Elder law lawyers and professional fiduciaries feed off of each other. Normal people don’t know professional fiduciaries. Elder law lawyers do. Oregon elder law lawyers recommend the professional fiduciaries they know. When a fiduciary gets hired because of the lawyer’s recommendation, the fiduciary returns the favor by hiring the elder law lawyer on other cases. If your Oregon elder law lawyer recommends a certain fiduciary, don’t be surprised if the lawyer has previously represented that fiduciary. Once this mutually beneficial relationship has been going on for a while, the lawyer is understandably unhappy to hear that his client now wants to remove the same fiduciary the lawyer recommended earlier. The client will have to be firm in his directions to the lawyer, or, in some cases, get a new lawyer.

If the members of the family and their lawyers cannot unite in the plan to remove or replace the fiduciary, it is not going to work. If the family is a loggerheads about what to do, but not actually shooting at each other, I recommend elder mediation. There are good mediators who work with the families of elders to bring families back together. They aren’t cheap, but they charge less that lawyers and do more to unite families than lawyers have ever done.

Many people who come to me for help getting rid of a court-appointed guardian or conservator have a different plan. They want to make a list of all the bad things the fiduciary did and use the list to get the judge to un-appoint the fiduciary. This plan is always attractive to clients, it being a lot easier to point out other peoples' faults than to heal self-inflicted wounds that have plagued the family for years. The plan involving a list of misdeeds by the fiduciary doesn't work.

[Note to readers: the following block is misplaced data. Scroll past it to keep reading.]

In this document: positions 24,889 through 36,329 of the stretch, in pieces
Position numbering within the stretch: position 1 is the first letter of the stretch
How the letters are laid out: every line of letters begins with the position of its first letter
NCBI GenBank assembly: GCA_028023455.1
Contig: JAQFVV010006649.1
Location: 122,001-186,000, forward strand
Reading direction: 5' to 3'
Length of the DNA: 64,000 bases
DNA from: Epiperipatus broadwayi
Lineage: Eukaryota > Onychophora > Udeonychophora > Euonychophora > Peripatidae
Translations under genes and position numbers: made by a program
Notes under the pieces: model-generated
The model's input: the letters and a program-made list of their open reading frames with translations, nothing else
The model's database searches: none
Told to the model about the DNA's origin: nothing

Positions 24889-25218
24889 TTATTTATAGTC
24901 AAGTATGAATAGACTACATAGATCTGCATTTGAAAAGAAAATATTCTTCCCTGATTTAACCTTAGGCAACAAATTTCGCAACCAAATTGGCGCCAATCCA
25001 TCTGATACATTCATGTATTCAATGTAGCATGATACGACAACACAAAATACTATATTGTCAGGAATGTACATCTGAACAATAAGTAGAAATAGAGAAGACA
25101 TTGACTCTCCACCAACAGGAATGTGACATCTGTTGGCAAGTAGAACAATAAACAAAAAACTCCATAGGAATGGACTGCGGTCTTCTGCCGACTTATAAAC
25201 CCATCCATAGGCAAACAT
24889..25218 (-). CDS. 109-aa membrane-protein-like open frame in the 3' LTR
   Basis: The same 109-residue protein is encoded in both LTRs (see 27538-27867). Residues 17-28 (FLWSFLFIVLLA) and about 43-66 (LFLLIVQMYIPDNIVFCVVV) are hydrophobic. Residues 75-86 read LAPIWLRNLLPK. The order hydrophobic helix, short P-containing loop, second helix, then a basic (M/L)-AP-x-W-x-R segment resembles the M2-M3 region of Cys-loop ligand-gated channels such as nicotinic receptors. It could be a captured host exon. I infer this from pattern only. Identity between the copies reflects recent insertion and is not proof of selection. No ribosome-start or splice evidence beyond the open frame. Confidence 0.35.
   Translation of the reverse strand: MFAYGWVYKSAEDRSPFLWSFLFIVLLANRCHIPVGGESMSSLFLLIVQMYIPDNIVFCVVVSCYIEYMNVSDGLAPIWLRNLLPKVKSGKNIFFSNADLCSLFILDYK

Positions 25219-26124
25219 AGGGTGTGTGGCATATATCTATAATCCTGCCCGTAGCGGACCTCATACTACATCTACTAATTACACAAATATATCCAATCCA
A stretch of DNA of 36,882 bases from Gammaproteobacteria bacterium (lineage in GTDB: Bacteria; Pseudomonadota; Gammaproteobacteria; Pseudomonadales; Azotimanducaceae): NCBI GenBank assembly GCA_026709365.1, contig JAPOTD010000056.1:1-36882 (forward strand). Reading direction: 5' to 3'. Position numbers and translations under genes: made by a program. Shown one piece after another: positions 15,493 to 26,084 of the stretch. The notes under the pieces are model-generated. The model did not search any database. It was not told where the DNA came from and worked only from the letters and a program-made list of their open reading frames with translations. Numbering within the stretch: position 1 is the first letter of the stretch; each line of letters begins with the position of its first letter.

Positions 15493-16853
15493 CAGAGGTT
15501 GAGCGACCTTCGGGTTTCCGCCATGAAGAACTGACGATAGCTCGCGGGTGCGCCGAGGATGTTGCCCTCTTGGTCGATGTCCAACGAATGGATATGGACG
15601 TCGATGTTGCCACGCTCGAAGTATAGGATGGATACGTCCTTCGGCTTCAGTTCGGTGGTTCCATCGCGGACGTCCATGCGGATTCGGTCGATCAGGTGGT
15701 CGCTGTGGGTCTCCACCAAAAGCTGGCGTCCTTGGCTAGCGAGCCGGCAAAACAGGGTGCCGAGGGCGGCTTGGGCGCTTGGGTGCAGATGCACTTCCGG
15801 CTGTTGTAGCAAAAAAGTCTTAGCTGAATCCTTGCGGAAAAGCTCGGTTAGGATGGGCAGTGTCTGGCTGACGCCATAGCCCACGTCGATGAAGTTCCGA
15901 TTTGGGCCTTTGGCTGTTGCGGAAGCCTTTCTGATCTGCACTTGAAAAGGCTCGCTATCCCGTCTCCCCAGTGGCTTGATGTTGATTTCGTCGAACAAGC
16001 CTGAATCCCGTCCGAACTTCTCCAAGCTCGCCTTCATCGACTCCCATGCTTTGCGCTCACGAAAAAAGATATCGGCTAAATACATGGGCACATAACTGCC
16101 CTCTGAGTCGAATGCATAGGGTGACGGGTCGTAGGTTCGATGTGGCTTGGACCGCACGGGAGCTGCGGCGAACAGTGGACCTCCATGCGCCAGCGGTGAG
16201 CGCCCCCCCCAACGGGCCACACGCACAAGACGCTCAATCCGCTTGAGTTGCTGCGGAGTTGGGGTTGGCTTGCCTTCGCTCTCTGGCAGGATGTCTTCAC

So let's assume that the family is united. The unity may be fragile, limited even to a mediated family agreement regarding the future of the elder, but that is enough. At this point the family member with the best relationship with the fiduciary—usually the family member who started the legal proceedings in the first place—simply asks the fiduciary to step aside in favor of a different, competent guardian or conservator.

Lawyers under appreciate the usefulness of asking for what they want. Somewhere somebody taught them that it is better to bluster and threaten. It is not. Often when I want to pursue a legal plan I will simply call up all the other lawyers, tell them what I want, and ask if it is okay. Many times they simply agree. I have had cases in which I got the consent of several different lawyers for every step of a legal plan before ever writing a single legal document.

If the family is united and makes a polite request that the existing guardian or conservator step aside, the court-appointed fiduciary is under incredible pressure to comply with the request. The family does not have to point to wrongdoing. It simply has to say that all members feel a different guardian or conservator would better serve the needs of the family. The fiduciary has no reason to stay other than the economic benefit it receives, and no fiduciary ever wants to maintain the she is holding onto the case for the money.

If the fiduciary refuses to step aside after being asked, you can then petition the court. At this point you still do not have to list the misdeeds of the fiduciary. You simply, united as a family, ask the court to appoint a different, but equally competent guardian or conservator.

No plan is perfect. This one is not guaranteed and there may be others, but I have seen a lot of different families and a lot of different lawyers try to dislodge an unwanted professional fiduciary who had embedded him or herself into a client's family. This is the only plan I have ever seen work.